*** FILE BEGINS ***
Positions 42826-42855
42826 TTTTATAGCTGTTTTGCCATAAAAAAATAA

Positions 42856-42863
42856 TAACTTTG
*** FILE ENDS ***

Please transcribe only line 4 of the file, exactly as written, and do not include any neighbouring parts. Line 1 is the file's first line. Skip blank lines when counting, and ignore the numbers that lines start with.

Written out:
42856 TAACTTTG